Once this command is done with execution, you will see it uploaded on your account on docker

Get introduced to common docker commands

Working with containers is not just limited to starting and stopping the containers. It has much more features than just an OS.

What if you want to share the filesystem with the container? Does containers support that?

What are the parameters supported by docker command? Let's check it out.

run > docker --help

It lists down multiple options. Out of which few important options are the one’s we will discuss further.

We can group these commands in three categories -

Container management

  1. docker build - we have already discussed this option while building the images, so we will not go through it again.

  2. docker ps / docker ps -a - This command lists all running / stopped containers in the workspace

  3. docker rm - this command is used to remove a container from workspace. This is as good as VM termination.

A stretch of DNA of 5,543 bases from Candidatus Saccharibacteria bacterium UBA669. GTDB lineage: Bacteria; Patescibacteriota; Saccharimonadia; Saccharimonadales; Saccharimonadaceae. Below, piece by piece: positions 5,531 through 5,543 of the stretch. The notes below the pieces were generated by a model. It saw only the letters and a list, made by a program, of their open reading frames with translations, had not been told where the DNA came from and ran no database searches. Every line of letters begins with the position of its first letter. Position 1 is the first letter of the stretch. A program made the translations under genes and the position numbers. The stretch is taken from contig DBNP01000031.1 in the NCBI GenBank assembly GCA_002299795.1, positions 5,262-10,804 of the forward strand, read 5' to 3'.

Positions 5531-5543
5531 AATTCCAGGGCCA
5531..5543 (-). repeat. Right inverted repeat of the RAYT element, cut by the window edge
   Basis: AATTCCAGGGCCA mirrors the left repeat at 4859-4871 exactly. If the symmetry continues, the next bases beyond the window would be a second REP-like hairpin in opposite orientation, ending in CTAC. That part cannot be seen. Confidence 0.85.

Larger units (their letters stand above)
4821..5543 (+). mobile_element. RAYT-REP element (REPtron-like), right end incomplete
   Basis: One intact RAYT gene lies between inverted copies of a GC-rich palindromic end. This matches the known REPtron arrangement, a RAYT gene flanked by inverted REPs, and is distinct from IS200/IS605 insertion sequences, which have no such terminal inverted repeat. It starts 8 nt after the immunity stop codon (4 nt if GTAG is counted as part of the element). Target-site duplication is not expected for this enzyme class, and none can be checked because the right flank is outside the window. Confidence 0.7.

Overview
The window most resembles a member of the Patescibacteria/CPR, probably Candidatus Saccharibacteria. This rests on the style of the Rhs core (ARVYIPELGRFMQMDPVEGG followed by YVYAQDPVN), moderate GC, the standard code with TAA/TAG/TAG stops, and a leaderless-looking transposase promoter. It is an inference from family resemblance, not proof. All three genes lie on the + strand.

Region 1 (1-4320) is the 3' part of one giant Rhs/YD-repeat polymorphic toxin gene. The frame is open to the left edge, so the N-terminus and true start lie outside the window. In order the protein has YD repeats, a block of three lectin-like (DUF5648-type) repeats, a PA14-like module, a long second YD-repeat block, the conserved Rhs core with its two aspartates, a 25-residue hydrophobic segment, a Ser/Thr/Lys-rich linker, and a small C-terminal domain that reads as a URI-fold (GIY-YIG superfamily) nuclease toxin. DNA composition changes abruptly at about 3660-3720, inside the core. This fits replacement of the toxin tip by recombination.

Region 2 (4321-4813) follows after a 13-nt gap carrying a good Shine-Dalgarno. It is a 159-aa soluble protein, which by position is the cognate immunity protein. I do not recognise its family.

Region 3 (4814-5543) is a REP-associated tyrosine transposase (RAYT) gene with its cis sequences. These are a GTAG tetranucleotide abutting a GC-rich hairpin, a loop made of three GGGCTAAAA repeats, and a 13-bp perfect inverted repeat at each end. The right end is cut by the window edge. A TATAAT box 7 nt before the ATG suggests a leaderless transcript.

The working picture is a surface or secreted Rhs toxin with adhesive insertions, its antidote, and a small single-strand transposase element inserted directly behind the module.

4. docker rmi - this command is used to remove the underlying image from cache.

  5. Docker images -- ?

Container execution

  1. docker run - This command is used to run a container. It comes along with multiple options, which we will discuss in further sections. Just to summarise, the common options used are

    1. volume

    2. port

    3. name

    4. attach

    5. rm

    6. The whole list can be found with [docker run --help](https://docs.docker.com/engine/reference/commandline/run/)

  2. docker stop - This will stop the running container.

  3. docker start - This command will start the stopped container.

Container Communication

  1. docker exec - This command will connect to running container and execute a given command on the container.

  2. docker cp - This command is used to copy the files to/from the running container.

We will see these commands in advance docker byte..